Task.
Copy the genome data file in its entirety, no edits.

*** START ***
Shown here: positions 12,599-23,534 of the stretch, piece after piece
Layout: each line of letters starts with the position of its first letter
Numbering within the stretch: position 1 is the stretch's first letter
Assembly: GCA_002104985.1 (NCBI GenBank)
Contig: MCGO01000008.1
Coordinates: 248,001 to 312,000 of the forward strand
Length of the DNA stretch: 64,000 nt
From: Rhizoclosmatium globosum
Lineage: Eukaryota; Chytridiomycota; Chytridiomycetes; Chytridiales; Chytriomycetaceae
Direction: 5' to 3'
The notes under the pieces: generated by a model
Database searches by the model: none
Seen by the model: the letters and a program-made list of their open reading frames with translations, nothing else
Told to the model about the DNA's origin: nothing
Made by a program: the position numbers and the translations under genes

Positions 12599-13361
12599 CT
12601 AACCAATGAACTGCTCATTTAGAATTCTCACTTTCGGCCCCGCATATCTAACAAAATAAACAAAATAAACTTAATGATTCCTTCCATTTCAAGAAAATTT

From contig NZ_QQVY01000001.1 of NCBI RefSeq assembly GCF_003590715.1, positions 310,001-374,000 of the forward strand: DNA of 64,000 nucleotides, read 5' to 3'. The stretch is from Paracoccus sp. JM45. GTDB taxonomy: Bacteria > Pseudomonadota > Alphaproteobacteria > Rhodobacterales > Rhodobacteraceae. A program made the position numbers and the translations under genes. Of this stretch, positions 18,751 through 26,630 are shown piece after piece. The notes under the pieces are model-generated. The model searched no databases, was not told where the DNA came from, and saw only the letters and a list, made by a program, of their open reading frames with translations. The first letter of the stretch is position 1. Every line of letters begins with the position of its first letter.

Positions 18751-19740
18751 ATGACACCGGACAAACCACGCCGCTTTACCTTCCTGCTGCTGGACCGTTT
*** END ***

Shown here: positions 12,599-23,534 of the stretch, piece after piece
Layout: each line of letters starts with the position of its first letter
Numbering within the stretch: position 1 is the stretch's first letter
Assembly: GCA_002104985.1 (NCBI GenBank)
Contig: MCGO01000008.1
Coordinates: 248,001 to 312,000 of the forward strand
Length of the DNA stretch: 64,000 nt
From: Rhizoclosmatium globosum
Lineage: Eukaryota; Chytridiomycota; Chytridiomycetes; Chytridiales; Chytriomycetaceae
Direction: 5' to 3'
The notes under the pieces: generated by a model
Database searches by the model: none
Seen by the model: the letters and a program-made list of their open reading frames with translations, nothing else
Told to the model about the DNA's origin: nothing
Made by a program: the position numbers and the translations under genes

Positions 12599-13361
12599 CT
12601 AACCAATGAACTGCTCATTTAGAATTCTCACTTTCGGCCCCGCATATCTAACAAAATAAACAAAATAAACTTAATGATTCCTTCCATTTCAAGAAAATTT

From contig NZ_QQVY01000001.1 of NCBI RefSeq assembly GCF_003590715.1, positions 310,001-374,000 of the forward strand: DNA of 64,000 nucleotides, read 5' to 3'. The stretch is from Paracoccus sp. JM45. GTDB taxonomy: Bacteria > Pseudomonadota > Alphaproteobacteria > Rhodobacterales > Rhodobacteraceae. A program made the position numbers and the translations under genes. Of this stretch, positions 18,751 through 26,630 are shown piece after piece. The notes under the pieces are model-generated. The model searched no databases, was not told where the DNA came from, and saw only the letters and a list, made by a program, of their open reading frames with translations. The first letter of the stretch is position 1. Every line of letters begins with the position of its first letter.

Positions 18751-19740
18751 ATGACACCGGACAAACCACGCCGCTTTACCTTCCTGCTGCTGGACCGTTT